My teaching reminds me how to do what I’m doing, and it’s keeping me fresh.  The ideas that I’m coming up with, as a teacher and sharing with my students, I’m also sharing with myself—I’m reminding myself that’s what I need to do in the other work that I’m currently involved with.  I learn a lot from my students, too, and from the directors and writers in the studio.  They’re giving me things I can use as a teacher, as well as work with professionally.

I’ve had the privilege of sitting in on one of your classes and I was overwhelmed by the real feeling of respect and genuine support your students have for each other.  How do you manage to manifest that kind of comradery in such a competitive and ego-driven field?

I really work hard at that.  I do know how it happens.  It happens through hard work to try and make it personal with everybody there, and that’s very exhausting, but it’s a positive exhausting, although you have to like it.  Everybody there is actually special.

I happen to think that what we do is very important. I also think, OK, we don’t save lives, doctors save lives, but someone once said to me we do.  If you go to the theater or the movies and come out with an exhilarating feeling, you’re saving a life.  It’s what we do.  It’s what we do as actors and writers.  What we do is a healing thing: mentally, physically, and spiritually and therapeutically.  The whole act of doing what you love:  your joy, enlightening people–that’s special.  You are blessed that you have the talent to do it and thankful that you have the opportunity to do it, but on the other hand, it’s not nuclear science, it’s not medicine.  So part of the atmosphere is it has to be fun, joyous.  It has to be enjoyable and always to be full of pain or suffering.

In terms of the atmosphere, it’s hard work to get a balance–sometimes there’s too much fun going on!  You need to be relaxed to work, and it’s important to create a relaxed atmosphere, but not too relaxed, so people are  able to work.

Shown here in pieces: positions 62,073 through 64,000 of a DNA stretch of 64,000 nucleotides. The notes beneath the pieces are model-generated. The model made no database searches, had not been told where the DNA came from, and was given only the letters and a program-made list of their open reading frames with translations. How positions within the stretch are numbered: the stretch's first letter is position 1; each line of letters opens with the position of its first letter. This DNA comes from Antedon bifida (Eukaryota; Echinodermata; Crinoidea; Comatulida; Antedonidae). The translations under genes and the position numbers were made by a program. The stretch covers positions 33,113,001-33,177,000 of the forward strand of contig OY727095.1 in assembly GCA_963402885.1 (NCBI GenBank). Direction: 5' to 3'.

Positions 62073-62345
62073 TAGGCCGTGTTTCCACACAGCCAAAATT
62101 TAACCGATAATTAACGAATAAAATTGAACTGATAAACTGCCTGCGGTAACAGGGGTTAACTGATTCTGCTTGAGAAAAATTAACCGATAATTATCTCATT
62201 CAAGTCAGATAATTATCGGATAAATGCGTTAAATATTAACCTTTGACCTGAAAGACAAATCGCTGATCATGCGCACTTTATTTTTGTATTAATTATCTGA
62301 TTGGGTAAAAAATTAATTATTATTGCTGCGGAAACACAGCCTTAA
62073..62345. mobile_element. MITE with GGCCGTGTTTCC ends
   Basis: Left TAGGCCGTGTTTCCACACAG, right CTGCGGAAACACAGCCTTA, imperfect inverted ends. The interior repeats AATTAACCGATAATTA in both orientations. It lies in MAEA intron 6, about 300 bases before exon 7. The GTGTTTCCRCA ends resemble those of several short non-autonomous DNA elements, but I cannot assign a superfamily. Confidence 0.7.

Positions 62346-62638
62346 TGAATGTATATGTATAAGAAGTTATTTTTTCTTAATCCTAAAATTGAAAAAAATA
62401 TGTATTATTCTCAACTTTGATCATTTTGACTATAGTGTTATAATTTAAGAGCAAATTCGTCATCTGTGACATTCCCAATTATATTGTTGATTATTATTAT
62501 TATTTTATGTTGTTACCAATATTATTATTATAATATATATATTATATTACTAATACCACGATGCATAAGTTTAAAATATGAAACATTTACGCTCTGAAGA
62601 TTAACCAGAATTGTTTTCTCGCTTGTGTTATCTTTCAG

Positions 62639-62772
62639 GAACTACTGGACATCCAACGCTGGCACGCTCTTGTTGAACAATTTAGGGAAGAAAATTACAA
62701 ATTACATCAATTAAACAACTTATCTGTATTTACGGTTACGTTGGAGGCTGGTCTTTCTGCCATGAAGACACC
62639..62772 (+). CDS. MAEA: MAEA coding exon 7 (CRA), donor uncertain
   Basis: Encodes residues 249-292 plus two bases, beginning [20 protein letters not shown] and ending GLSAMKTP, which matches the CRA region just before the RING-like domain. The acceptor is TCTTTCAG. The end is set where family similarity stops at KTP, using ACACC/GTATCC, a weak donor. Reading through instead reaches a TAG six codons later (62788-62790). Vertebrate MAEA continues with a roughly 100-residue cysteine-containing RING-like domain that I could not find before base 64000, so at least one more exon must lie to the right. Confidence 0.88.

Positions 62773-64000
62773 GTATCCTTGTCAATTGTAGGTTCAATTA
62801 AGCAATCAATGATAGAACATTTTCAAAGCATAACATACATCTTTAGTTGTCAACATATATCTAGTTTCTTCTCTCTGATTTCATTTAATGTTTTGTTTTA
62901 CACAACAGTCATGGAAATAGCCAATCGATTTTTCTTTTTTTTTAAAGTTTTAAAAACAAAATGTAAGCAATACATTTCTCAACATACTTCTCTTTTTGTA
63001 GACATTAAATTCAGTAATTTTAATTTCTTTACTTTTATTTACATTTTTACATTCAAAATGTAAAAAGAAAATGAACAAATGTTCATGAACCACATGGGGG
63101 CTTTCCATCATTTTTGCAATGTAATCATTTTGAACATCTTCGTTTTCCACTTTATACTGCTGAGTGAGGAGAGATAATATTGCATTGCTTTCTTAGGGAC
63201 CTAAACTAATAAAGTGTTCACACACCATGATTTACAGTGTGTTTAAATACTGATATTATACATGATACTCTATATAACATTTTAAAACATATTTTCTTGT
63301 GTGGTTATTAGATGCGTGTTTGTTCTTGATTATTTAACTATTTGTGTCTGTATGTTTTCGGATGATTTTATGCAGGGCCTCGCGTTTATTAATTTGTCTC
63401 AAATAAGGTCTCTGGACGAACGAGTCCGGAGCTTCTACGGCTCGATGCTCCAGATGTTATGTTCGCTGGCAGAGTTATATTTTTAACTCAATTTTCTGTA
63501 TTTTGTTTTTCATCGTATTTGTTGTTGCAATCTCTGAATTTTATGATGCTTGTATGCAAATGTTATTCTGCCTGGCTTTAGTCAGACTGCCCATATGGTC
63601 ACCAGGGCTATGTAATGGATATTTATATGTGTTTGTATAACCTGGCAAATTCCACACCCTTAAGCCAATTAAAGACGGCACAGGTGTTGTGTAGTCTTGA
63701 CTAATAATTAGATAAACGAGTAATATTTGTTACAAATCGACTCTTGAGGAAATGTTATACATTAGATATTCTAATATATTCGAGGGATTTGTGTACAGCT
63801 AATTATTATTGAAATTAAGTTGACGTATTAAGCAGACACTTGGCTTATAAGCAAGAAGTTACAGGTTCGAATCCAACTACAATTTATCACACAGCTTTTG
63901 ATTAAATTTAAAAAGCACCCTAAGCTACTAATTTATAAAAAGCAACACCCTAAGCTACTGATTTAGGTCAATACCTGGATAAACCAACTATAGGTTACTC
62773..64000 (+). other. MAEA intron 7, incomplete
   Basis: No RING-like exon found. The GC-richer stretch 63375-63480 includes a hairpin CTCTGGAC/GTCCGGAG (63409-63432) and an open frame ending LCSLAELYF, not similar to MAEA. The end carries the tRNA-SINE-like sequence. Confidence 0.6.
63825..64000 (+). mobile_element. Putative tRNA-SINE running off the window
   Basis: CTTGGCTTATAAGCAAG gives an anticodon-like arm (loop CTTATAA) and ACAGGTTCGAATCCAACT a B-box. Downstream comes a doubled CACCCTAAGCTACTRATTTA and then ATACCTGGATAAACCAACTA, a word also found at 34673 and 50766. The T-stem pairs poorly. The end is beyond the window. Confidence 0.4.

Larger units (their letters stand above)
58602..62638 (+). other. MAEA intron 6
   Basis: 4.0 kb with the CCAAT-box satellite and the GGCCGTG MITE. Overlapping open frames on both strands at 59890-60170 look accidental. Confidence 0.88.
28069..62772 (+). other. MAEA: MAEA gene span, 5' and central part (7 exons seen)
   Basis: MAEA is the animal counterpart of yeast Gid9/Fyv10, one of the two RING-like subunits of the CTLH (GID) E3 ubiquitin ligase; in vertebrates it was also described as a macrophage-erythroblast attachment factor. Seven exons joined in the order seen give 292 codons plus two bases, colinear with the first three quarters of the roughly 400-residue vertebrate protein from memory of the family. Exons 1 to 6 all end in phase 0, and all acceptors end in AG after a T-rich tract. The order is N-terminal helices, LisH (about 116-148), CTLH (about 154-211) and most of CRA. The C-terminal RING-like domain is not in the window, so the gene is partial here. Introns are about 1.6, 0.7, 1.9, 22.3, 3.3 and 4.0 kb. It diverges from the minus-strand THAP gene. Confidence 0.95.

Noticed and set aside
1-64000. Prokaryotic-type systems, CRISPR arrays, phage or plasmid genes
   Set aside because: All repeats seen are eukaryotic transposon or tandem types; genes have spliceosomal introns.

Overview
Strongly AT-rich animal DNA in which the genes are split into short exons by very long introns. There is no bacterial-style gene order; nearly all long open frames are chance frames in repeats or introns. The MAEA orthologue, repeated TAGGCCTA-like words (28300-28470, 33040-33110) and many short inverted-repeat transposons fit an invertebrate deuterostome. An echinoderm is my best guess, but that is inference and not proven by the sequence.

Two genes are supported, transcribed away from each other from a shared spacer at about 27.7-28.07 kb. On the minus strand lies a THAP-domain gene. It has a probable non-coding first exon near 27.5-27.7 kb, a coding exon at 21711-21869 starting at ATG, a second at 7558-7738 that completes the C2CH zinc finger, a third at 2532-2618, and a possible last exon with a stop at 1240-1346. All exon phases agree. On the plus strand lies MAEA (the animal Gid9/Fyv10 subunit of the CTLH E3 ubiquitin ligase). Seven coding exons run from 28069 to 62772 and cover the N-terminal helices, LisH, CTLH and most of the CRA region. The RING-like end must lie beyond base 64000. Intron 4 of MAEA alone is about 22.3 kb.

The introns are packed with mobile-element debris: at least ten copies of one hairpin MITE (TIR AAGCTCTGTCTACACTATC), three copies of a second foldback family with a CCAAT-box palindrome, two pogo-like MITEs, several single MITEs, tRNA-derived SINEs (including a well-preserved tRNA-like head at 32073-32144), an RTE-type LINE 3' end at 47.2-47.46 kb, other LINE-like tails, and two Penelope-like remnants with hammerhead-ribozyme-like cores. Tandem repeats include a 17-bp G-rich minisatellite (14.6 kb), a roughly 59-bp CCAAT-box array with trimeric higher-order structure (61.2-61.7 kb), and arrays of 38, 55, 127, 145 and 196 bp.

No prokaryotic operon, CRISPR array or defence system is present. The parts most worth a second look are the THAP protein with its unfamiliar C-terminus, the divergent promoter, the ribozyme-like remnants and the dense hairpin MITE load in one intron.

What do you want your students to get out of your classes?

A respect for the kind of work that goes into what we do. A love of the work that we do.  An excitement, I guess, of what we can potentially do.  An awareness that much of what we do is not always fun–it’s not always even going to be good.  Usually, it’s more likely that it’s not going to be that good because a lot of people expect a great life for actors and envisage it’s all about having fun and parties, and I want people to come out of the studio realizing it’s hard work and frustrating at times; it’s not always going to be smooth. It’s going to be rocky, uneven–it’s going to have some difficult moments.

I want them to come away with respect–just like everything else, any work is not always going to be fun, even if you have a passion for it.  It’s not always going to be glamorous; very few people will end up making a real living from it, so you have to come away just loving the process.  In the end, if you don’t love the process of it, you’ll quit–because the rewards often don’t come.  You have to love it or you’ll be disillusioned.  I like my students to appreciate a realistic point of view–it’s not just an art, it’s a business.  It’s mostly a craft, and it’s mostly a business and very little of that pertains to true art.  The real art is the icing on the cake.

Roger Hendricks Simon is the Artistic Director and Founder of The Simon Studio.  For more details and class information contact Roger direct.   Ph: 917 776 9209 or email rhsstudio@gmail.com

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(c) 2018 by Roger Hendricks Simon; edited by Tania Fisher.  All rights reserved.  Photos courtesy of the Simon Studio and Tania Fisher.